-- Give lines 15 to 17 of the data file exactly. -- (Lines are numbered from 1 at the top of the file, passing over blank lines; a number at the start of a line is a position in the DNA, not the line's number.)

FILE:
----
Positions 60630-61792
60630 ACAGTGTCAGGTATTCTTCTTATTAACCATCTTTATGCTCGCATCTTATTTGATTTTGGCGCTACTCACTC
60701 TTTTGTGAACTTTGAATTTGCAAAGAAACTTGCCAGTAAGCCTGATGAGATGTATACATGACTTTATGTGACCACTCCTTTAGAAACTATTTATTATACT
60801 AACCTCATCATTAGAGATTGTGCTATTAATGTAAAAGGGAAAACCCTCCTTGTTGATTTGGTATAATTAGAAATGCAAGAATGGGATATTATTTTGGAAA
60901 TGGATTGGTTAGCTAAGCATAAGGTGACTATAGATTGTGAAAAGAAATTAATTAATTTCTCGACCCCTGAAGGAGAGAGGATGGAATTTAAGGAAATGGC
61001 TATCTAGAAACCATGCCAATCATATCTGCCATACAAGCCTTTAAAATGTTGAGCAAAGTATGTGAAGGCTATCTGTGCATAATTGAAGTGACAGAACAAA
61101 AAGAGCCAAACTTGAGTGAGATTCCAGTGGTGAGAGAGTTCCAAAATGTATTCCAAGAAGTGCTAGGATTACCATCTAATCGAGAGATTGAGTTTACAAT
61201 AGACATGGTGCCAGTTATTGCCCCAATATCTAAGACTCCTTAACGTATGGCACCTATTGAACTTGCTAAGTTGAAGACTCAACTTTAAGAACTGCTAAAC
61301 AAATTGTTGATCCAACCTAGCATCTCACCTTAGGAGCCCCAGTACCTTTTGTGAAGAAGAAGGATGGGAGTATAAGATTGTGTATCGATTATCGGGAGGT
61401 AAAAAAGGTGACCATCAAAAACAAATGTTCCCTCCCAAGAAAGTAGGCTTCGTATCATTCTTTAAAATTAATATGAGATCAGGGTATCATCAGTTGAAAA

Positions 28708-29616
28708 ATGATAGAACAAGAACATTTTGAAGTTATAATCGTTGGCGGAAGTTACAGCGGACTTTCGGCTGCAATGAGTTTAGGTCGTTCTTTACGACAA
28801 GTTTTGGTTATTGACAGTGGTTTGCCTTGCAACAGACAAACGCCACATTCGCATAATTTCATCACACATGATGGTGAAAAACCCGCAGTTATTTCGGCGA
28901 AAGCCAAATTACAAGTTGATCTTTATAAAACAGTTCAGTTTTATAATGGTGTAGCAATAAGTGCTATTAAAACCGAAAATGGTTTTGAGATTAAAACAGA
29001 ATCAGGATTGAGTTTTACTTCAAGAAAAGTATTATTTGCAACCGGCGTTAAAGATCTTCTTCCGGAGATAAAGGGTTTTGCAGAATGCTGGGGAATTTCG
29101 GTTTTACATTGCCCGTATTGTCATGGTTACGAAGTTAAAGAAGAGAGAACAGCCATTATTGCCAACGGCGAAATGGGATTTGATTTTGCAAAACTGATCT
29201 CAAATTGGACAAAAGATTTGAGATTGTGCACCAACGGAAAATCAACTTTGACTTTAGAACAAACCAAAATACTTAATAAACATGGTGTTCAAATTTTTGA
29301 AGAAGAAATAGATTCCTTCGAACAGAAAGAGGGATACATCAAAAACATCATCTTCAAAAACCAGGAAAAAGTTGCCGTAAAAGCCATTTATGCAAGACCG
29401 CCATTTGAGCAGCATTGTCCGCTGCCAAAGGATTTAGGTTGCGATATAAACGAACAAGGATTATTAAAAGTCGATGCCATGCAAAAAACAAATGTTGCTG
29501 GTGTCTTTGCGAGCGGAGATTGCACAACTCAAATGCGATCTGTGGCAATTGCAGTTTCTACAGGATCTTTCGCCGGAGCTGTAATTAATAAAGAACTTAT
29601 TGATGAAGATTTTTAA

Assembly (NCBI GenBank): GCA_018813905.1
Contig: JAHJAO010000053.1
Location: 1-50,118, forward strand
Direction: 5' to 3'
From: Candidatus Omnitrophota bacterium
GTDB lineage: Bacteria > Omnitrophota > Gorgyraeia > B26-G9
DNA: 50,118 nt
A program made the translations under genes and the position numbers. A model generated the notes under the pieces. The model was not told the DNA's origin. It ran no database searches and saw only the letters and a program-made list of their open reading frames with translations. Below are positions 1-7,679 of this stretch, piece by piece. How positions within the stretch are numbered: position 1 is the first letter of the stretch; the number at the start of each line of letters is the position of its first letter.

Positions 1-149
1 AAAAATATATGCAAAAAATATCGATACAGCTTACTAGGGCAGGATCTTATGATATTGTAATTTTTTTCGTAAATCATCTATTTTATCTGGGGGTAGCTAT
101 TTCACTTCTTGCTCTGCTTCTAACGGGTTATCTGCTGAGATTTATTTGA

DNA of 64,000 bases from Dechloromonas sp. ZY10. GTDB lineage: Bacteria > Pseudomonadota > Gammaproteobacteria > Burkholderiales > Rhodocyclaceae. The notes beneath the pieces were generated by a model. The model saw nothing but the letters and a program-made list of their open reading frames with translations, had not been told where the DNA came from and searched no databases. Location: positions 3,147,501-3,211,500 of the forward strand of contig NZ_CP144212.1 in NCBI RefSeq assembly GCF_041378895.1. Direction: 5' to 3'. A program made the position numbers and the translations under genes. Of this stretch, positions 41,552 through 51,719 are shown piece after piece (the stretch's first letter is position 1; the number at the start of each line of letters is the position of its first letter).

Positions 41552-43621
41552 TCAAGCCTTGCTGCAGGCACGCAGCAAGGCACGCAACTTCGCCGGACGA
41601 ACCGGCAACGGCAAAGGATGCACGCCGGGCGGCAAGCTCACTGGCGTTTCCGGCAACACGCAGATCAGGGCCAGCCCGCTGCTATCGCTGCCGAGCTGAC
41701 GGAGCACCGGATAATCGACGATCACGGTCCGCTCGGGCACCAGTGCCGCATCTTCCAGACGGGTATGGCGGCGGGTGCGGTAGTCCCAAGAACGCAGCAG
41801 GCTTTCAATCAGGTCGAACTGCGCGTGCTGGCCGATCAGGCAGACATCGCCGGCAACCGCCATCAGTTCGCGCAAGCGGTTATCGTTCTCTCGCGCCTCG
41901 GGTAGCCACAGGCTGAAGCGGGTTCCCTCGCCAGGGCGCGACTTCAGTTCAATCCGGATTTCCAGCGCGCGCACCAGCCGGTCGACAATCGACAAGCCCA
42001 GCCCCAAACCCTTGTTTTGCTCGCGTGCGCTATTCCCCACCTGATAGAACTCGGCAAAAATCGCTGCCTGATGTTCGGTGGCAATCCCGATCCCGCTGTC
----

29001 ATCAGGATTGAGTTTTACTTCAAGAAAAGTATTATTTGCAACCGGCGTTAAAGATCTTCTTCCGGAGATAAAGGGTTTTGCAGAATGCTGGGGAATTTCG
29101 GTTTTACATTGCCCGTATTGTCATGGTTACGAAGTTAAAGAAGAGAGAACAGCCATTATTGCCAACGGCGAAATGGGATTTGATTTTGCAAAACTGATCT
29201 CAAATTGGACAAAAGATTTGAGATTGTGCACCAACGGAAAATCAACTTTGACTTTAGAACAAACCAAAATACTTAATAAACATGGTGTTCAAATTTTTGA